Hanna Liubakova is a journalist whom Jay respects a great deal. She is a Belarusian, in exile, who reports on her own country, of course, but also on the war in Ukraine. Belarus, Ukraine, Russia, the Baltic countries, other countries—all these things are connected. Hanna Liubakova is deeply and widely informed, and she makes the rest of us more informed too. With Jay, she discusses some fundamental matters.  

Once more, Radek Sikorski brings his expertise to this program—and at a critical hour. He is a Polish member of the European Parliament. He was foreign minister and defense minister of his country. With Jay, he discusses Putin’s war on Ukraine, from military, political, psychological, and other points of view. A clarifying analysis. 

Luba Kolomytseva is the art director at National Review. She is an old friend and colleague of Jay’s. They first met in November 1998, when Jay arrived at NR. Their first conversation was about Ukraine and Russia. They have been talking about the subject, on and off, ever since. Luba began life in Kharkiv, Ukraine. These weeks have been emotional for her—a “torture,” she says. She has many interesting things to say, especially of a personal nature. Get to know Luba a little.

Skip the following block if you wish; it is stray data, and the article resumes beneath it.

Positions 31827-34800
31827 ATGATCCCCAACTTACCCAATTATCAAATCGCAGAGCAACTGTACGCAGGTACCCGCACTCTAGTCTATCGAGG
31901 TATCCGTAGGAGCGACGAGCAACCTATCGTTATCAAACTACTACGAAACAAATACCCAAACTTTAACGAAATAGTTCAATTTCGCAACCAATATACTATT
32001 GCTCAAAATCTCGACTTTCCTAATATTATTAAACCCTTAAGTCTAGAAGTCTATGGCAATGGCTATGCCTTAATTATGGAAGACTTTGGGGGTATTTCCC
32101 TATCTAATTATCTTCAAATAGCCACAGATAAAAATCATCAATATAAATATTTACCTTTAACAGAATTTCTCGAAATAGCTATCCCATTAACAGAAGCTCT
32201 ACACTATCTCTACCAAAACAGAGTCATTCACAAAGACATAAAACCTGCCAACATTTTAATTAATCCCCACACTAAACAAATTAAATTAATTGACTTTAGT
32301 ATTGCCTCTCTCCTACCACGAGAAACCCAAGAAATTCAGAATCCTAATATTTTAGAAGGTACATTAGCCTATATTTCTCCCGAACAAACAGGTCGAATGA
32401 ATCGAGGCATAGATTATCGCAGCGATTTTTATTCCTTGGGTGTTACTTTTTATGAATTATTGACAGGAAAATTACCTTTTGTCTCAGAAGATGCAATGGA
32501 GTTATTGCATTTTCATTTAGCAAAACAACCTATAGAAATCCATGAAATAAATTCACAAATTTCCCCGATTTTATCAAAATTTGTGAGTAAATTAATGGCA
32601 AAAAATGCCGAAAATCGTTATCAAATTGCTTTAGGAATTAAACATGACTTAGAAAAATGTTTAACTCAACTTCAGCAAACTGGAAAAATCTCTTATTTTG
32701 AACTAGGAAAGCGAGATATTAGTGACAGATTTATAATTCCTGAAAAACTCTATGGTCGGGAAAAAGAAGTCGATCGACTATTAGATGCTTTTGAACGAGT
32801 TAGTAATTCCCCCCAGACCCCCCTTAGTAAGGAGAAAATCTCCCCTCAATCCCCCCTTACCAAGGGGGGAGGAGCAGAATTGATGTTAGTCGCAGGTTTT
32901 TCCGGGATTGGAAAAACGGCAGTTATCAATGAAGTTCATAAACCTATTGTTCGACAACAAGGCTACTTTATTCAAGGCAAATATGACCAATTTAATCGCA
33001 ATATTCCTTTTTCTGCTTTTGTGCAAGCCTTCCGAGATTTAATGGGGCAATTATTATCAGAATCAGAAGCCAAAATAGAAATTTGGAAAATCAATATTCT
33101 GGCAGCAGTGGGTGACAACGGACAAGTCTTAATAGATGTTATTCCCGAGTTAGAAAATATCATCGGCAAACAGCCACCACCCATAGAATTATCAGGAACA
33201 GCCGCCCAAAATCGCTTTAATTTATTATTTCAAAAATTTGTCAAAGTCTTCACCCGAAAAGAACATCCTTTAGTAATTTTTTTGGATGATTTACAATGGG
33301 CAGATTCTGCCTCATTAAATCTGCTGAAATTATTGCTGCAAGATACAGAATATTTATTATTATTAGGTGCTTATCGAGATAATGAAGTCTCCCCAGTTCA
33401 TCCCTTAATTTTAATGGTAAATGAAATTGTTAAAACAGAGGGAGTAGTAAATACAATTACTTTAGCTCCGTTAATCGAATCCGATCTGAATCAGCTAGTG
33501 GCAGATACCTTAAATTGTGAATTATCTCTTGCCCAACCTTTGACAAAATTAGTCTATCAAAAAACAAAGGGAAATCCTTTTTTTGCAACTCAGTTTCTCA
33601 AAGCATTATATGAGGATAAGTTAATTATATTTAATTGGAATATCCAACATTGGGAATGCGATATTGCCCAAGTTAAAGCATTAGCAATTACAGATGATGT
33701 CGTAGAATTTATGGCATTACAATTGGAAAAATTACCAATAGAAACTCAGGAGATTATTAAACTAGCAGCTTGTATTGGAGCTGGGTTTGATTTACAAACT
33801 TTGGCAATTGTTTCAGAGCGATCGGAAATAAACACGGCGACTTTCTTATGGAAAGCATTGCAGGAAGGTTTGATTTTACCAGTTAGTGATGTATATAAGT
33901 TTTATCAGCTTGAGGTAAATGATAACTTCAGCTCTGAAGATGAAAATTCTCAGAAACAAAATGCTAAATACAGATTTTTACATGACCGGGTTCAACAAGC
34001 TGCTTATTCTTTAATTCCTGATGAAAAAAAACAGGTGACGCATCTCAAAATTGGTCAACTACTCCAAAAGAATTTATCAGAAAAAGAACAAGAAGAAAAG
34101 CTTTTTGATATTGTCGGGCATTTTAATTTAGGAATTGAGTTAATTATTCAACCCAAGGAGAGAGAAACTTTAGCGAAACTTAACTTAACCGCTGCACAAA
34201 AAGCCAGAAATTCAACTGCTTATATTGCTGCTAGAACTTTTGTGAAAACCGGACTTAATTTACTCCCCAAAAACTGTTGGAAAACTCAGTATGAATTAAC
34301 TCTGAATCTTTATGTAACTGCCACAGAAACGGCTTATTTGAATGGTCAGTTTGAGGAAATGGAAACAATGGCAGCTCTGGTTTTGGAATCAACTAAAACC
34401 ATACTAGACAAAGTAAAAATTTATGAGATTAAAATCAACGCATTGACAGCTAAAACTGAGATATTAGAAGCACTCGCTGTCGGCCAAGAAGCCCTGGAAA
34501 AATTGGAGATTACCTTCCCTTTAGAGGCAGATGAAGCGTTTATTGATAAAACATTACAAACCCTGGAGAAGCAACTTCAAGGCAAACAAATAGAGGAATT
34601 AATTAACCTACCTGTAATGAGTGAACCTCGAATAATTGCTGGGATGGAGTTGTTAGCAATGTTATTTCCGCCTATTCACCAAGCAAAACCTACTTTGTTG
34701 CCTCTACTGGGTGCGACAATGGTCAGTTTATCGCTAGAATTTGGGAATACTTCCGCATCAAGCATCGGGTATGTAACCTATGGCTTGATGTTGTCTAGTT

Bill Browder is the financier who is the driving force behind Magnitsky acts—acts that allow governments to sanction individual human-rights abusers, rather than whole peoples. He is one of Vladimir Putin’s chief enemies. He has been in Putin’s crosshairs for years. Browder is the author of “Red Notice: A True Story of High Finance, Murder, and One Mans Fight for Justice.” With Jay, he talks about the importance of money to Putin and his regime. The Free World can put the screws on these guys—but we have to be willing to do it. 

Casey Michel is an expert on a shadowy world: financial corruption, around the globe. Where do the oligarchs get their dough? How do they hide it? How do they invest it? Where do they park it? Have Americans, and others, aided and abetted them? With Casey Michel, Jay gets into this critically important subject. Mr. Michel is the author of a new book, “American Kleptocracy: How the U.S. Created the World’s Greatest Money-Laundering Scheme in History.” Jay’s final question is, “Is Vladimir Putin the richest man in the world?” Answer: Could be, could very well be.